4) I'm one Repubican who was in favor of the loans to GM and Cerberus-Chrysler because the jobs were simply too important at the moment.
5) The banking bailout was a deal with the devil which was 100% necessary otherwise our unemployment rate right now might have surpassed the 25% rate of the Big One.
6) No one complained about folks who couldn't afford to buy houses actually buying houses.
7) The folks who complain about the banking bailout simply don't grasp the idea of having US currency in their hands that is worth less than blank paper from Office Depot or having banks without enough equity to cash a paycheck. It's no joke and it's far to serious of an issue to leave to people who are only good at getting elected.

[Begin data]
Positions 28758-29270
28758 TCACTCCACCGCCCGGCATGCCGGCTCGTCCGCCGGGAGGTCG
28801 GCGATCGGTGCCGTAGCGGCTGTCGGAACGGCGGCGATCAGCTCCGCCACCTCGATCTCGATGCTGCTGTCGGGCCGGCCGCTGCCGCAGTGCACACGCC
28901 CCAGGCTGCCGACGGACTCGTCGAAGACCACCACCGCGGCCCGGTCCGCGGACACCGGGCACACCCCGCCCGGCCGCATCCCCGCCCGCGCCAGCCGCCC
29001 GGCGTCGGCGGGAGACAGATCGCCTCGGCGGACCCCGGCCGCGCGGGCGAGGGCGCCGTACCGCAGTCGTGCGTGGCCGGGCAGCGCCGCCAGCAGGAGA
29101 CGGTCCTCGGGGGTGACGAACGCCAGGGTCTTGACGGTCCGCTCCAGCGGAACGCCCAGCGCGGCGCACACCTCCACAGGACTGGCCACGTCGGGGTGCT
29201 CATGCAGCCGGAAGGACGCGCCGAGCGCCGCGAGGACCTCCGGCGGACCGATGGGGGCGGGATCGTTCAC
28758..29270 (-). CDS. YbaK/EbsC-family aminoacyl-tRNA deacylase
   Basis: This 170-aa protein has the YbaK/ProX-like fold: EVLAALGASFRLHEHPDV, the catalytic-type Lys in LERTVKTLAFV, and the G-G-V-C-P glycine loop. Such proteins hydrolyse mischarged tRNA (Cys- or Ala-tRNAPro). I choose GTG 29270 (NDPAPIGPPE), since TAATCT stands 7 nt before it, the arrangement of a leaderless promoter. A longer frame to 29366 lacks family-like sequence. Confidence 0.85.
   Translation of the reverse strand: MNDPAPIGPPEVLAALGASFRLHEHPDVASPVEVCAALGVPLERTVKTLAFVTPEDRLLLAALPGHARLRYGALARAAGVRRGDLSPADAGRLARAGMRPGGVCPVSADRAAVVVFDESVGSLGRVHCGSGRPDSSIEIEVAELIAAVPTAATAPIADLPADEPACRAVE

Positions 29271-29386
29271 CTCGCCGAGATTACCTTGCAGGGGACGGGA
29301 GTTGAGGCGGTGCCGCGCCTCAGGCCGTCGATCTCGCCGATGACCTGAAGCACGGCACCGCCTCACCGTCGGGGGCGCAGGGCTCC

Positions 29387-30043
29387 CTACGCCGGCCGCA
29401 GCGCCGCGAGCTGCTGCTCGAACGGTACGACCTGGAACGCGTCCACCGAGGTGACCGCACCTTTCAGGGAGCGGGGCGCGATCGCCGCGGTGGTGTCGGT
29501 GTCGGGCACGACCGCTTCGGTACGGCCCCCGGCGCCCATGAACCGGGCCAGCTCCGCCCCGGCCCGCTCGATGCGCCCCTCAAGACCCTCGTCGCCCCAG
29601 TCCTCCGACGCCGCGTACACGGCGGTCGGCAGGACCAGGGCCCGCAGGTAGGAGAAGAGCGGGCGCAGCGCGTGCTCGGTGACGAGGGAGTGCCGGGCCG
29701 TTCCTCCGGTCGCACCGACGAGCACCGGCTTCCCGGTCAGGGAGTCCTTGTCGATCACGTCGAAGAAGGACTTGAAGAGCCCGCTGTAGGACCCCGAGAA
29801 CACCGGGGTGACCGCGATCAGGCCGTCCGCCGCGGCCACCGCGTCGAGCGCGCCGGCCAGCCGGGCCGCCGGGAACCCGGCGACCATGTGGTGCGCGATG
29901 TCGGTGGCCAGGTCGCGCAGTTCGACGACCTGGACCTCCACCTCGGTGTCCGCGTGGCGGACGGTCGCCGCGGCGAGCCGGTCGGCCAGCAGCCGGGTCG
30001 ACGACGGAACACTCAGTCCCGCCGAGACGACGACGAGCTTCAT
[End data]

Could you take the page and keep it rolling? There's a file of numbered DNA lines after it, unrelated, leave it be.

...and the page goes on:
8) The doomsday scenario is not a bunch of our banks failing but all of our banks failing. Just because it was evil doesn't mean there was a better choice.
9) No one has complainted about the billions in profits our government is earning on those loans to those banks which are currently being repaid.
I would agree with a lot of what you post, but there is a temporal line between a "correction" and a "crash." No one complained about double digit gains over the course of a year, but perhaps someone would have wondered what was going on if the market had gained 20% in a single week.